However, there are fundamental truths about sleep, which will do the job if you go by them, so let’s have a look!
- Create a sleep routine
Your body loves routine, getting to bed and waking up at roughly the same time every day (+/- 1 Hour) will help regulate your circadian rhythm and get your body optimized for sleep.
By doing this, you teach your body when it is time to rest and when it is time to wake. Which helps you feel more energized throughout the day too!
- Start the day with sunshine
Getting sunshine on your skin and in your eyes as early as you can also help with regulating your circadian rhythm to help to go to sleep easier.
5-10 minutes of sun exposure, even if it’s cloudy/overcast, can make a huge difference in how you sleep in the evening.
- Invest in a good mattress
We spend ⅓ of our lives sleeping.
With that being said, we shouldn’t compromise the good mattress because it has an important role in the quality of our sleep.
Bonus: The pillow is also a nice investment, so spend your money wisely for a comfortable one.
- Remember the 3 keywords
- Cold – 60-67 degrees Farenheit is the ideal temperature for sleeping.
- Noise – It should be quiet in your room.
- Darkness – It must be fully dark when you sleep, so buying dark curtains is a smart idea.
- Take a hot bath/shower before sleeping
This helps lower your body temperature. Since your body is met with heat, it will release heat to balance your internal temperature. This helps cool you down and create that cold environment for better sleep.
- Reduce caffeine consumption
As you probably know, caffeine is a stimulant designed to keep you awake and alert. What you don’t probably know, is that it can remain in your body for up to 10 hours after consumption! So avoid drinking caffeinated beverages 8-12 hours before you plan on sleeping for best results.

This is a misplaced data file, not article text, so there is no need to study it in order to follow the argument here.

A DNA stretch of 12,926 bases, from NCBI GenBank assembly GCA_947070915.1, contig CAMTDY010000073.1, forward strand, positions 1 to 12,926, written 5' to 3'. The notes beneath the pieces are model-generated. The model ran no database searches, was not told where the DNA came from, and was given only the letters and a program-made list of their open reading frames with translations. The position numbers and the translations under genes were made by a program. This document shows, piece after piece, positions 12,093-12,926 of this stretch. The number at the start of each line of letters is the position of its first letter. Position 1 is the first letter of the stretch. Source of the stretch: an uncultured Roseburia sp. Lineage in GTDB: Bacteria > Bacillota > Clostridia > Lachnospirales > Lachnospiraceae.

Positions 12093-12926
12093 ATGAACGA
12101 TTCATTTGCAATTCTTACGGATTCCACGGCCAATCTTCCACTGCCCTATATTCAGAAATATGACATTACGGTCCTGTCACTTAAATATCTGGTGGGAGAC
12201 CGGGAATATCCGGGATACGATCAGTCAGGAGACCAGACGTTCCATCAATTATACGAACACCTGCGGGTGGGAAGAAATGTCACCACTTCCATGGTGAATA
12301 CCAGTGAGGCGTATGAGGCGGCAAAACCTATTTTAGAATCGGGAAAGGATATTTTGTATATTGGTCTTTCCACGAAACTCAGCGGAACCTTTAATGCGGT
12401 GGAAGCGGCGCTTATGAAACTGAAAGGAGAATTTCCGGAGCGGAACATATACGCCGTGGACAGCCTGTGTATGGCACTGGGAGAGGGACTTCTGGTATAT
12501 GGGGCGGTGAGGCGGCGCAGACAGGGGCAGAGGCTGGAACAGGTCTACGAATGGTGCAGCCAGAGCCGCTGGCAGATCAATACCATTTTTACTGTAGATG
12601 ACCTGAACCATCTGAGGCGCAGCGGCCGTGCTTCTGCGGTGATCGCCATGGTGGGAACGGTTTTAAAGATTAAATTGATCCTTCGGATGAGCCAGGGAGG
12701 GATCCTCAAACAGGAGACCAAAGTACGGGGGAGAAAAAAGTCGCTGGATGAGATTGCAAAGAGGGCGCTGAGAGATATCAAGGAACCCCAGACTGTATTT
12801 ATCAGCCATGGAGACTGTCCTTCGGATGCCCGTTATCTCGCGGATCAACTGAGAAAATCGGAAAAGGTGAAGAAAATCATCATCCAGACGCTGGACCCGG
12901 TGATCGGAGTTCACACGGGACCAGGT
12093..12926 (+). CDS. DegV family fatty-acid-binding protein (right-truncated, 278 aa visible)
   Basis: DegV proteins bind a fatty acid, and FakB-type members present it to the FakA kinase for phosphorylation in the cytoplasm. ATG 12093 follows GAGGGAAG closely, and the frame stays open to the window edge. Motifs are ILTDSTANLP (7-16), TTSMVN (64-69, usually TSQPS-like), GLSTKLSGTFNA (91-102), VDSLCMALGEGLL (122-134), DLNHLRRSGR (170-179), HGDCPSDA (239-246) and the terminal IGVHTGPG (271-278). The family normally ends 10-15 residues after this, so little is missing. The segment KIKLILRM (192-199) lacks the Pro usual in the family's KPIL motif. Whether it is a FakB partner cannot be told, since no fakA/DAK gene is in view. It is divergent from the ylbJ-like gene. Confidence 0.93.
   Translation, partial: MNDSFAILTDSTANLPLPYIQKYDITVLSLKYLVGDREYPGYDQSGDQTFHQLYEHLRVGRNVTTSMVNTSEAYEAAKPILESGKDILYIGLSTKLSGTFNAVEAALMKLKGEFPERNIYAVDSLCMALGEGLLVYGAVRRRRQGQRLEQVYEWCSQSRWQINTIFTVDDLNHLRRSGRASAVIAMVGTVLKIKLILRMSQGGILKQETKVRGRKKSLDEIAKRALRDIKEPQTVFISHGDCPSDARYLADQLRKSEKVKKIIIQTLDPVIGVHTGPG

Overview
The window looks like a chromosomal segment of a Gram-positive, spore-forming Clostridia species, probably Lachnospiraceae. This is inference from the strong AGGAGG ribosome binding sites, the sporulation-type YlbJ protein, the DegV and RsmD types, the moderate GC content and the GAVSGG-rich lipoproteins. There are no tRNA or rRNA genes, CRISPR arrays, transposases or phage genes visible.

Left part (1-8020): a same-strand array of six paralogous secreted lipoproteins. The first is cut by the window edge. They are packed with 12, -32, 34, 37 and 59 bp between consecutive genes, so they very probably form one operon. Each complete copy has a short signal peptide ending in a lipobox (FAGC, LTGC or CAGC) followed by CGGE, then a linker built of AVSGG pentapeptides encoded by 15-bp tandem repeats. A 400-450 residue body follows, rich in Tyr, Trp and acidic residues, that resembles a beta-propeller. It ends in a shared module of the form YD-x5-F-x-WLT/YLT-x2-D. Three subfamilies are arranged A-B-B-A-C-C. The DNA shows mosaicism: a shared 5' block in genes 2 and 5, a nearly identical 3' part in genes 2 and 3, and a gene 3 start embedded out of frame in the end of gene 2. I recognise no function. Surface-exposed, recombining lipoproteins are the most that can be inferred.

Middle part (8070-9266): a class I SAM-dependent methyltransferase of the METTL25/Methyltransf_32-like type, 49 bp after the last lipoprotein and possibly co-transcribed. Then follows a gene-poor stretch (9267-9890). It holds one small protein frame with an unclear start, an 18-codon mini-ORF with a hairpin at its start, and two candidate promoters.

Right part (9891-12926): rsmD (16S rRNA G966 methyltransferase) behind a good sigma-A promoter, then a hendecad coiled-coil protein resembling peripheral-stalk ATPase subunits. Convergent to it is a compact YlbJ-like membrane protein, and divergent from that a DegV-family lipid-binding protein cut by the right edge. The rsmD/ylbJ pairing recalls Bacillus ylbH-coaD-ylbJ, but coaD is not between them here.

- Don’t look at your phone, laptop, TV before bed
The blue light emitted from these devices sends contradicting signals to your brain since it’s similar to the blue light that comes from the sun. Using blue light filters or blue light reducing apps can help prep your body for a deeper sleep. Try to reduce or eliminate blue light exposure 1-2 hours before bed.
7. Brain dump
This tip is for all my overthinkers out there. If you catch yourself struggling to sleep because your mind is always racing, you need to get those thoughts out of your head so you can get to sleep!
Journaling your thoughts, talking them out to someone, or recording them in a voice note are all great ways to take the thoughts out of your head and put them elsewhere so you can get to sleep.
This is my last point on purpose. You shouldn’t start solving your sleep problem with supplementation, but it can be a helpful aid to get into the routine or on days where you’re not feeling as tired.
Good ingredients to look for include reishi mushroom, magnesium, CBD, valerian root, and ashwagandha. Zen by Cured Nutrition is a powerful organic blend of all of these and my recommended natural sleep aid.
Things To Know Before Starting Out
If you’ve tried getting more sleep before, you know that you’ll still feel tired even after getting in more hours.
Our body responds best to routine and predictability. If you sleep for 8 hours one night after weeks of sleeping for 5 hours a night, it’ll be thrown off and tired as a result.
So, the first couple weeks of sleeping on a regular schedule for the ideal number of hours could still have you feeling tired in the morning.
However, you’ll need to stick to it for a period of time until your body adapts to this new routine you’re setting up for yourself. Once you’ve done that consistently (usually 10-20 days) you’ll start sleeping easier, waking up more rested, and having more energy than you have in ages!